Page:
Expert answers to your herb-growing questions.
While you are stuck indoors this winter, decide what type of garden will fit your space and needs. From left, here are some examples of gardens to consider: A long, narrow island bed; a window box kitchen garden; a Mexican four-square layout; or a raised bed formed by a retaining wall.
Q. This year I want to grow some of my herb plants from seeds. What are the steps to starting seeds over the winter?
A. Seed starting is like baking bread—you need the right mix of ingredients, the right temperature and viable yeast. In the case of seed starting, the ingredient list includes a lightweight growing medium and containers for planting. Provide the right temperature with a warm greenhouse or sunny window; and seeds, of course, are the viable catalyst.
Use a commercial potting mix or seedling mix for the growing medium. Choose from egg cartons, yogurt cups, flats of six-cell packs or small pots when it comes to containers. (Note: Fiber- or peat-based pots should be soaked well before adding soil.) Like yeast, seeds have a limited life—be sure the seeds are fresh or packaged for the upcoming growing season for optimum germination.
The directions on the back of the seed packet will tell you all the specifics for starting that particular seed, along with germination time, spacing and transplant information. Be aware that germination time will vary during winter. Some herbs (parsley is an example) can take up to a month to germinate. Soaking seeds overnight often will help speed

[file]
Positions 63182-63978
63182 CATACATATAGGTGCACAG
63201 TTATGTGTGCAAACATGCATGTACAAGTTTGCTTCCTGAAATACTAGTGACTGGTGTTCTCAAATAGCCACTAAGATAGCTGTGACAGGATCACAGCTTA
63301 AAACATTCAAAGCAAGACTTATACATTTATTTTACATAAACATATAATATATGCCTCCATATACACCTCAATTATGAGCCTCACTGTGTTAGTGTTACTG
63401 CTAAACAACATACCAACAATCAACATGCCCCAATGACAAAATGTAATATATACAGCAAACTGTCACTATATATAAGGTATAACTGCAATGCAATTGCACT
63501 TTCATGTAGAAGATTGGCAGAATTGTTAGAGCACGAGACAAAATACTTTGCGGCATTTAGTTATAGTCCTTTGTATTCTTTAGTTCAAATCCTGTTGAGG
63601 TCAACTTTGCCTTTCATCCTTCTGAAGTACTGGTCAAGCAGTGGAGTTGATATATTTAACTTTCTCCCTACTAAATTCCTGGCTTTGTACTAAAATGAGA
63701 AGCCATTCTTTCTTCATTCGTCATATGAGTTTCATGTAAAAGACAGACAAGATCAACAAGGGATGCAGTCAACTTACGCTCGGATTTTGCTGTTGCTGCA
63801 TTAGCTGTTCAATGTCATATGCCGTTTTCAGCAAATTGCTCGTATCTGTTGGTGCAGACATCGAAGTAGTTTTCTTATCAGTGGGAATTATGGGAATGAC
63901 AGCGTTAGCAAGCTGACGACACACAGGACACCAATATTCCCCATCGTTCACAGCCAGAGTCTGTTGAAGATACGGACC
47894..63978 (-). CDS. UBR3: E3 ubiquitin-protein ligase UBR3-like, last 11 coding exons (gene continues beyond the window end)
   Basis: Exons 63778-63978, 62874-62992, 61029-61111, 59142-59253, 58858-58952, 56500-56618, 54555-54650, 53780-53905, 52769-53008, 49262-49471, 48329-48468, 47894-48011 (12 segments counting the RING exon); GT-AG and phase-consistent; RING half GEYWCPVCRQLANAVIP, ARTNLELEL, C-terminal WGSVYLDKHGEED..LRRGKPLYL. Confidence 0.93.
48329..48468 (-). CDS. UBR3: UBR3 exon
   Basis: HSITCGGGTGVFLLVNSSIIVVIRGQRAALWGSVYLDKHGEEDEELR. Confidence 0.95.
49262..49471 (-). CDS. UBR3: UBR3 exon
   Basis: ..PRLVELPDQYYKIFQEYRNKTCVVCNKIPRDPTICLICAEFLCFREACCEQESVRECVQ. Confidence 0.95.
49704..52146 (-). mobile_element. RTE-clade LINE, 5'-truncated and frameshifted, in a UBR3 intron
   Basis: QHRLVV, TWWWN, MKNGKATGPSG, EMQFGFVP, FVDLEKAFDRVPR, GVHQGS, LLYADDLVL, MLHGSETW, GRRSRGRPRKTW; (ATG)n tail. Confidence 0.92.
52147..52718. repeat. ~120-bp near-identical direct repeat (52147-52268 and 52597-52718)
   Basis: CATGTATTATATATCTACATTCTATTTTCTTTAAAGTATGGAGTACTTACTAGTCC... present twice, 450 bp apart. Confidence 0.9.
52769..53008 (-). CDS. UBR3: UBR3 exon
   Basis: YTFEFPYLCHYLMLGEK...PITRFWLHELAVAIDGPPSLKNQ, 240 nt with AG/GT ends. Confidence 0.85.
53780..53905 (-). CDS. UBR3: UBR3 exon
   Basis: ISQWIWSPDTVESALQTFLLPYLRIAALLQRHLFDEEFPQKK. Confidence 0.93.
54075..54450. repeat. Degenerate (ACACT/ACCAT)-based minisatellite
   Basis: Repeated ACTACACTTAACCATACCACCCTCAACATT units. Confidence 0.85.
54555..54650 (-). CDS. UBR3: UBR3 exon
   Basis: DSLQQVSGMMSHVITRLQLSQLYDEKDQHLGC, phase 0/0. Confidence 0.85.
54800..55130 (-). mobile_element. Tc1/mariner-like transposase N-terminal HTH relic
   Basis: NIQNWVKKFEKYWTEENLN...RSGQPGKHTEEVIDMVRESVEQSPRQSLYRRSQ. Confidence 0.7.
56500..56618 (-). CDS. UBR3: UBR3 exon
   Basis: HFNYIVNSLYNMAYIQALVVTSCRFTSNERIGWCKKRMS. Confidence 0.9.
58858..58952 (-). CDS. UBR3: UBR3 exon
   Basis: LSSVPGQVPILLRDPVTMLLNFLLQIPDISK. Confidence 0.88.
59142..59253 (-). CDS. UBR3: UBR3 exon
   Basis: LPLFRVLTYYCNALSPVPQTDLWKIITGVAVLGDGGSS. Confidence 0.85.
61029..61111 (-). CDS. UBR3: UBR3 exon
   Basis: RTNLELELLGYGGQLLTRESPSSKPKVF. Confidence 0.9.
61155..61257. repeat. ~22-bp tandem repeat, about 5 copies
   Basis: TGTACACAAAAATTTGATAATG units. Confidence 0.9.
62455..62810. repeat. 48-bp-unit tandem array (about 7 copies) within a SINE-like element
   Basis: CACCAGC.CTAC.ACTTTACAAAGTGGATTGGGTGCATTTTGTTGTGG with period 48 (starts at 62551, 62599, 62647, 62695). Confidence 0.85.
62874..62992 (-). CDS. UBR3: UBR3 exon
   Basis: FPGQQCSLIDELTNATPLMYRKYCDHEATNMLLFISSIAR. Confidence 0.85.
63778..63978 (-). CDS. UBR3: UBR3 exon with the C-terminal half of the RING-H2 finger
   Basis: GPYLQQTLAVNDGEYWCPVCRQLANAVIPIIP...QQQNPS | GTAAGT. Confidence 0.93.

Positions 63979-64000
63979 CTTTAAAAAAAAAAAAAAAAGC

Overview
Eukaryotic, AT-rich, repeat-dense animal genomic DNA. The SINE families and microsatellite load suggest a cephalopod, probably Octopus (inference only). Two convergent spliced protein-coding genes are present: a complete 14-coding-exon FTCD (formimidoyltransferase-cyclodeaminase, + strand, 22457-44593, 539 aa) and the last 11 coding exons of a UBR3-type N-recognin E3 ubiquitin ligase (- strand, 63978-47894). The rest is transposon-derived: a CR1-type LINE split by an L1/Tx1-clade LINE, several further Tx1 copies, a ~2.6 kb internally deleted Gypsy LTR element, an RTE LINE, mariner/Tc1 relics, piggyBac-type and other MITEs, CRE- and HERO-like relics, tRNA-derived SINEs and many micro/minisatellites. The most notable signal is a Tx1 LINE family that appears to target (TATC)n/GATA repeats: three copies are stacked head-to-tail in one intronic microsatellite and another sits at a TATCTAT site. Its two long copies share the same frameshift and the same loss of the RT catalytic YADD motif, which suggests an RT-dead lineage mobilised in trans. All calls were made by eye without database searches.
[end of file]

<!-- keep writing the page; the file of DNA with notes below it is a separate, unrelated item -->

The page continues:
Fill pots or flats to within 1/4 inch of the top with moistened potting or seedling mix. Plant seeds according to package instructions, paying special attention to whether seeds should or should not be covered. (Some seeds need light in order to germinate.) Use a fine sprayer to moisten the soil and keep it continually moist until seeds have germinated. Then, place pots in bright light or set them just a few inches below fluorescent bulbs to produce strong, healthy plants. Small pots dry out quickly, so check often and keep the soil slightly moist. Fertilize with a weak solution of liquid organic fertilizer when seedlings are about an inch high, then transplant into larger pots as needed. Most seedlings can go in the ground after all danger of frost has passed.
Q. Every year I start basil from seed without any problem. But last spring I tried growing echinacea from seed with no success. Do you have any tips for starting echinacea from seed?
A. Echinacea requires more specific germination conditions than basil. Try your hand with Echinacea purpurea first; it’s the easiest echinacea to grow from seed.
For best results, start the seeds indoors or in a greenhouse in January or February. You can increase the germination rate with a treatment called stratification—exposing seeds to cool, dark, moist conditions for a period—before you sow them.
First, mix the seeds with a small amount of pre-moistened peat moss or vermiculite. Place them in a snap-and-seal bag, then refrigerate for a week or two. Or simply scatter the seeds between two layers of moist paper towels, put the towels in a plastic bag, then refrigerate.
After this chilling period, remove the seeds. Sow them in flats or cell packs on the surface of a well-drained, commercial potting mix. Germination occurs in 10 to 30 days. Once the seeds start to sprout, lightly cover the seeds with a thin, 1/8-inch layer of fine potting mix or vermiculite. For best growth, keep seedlings beneath grow lights or fluorescent lights. Transplant seedlings to your garden in May or June.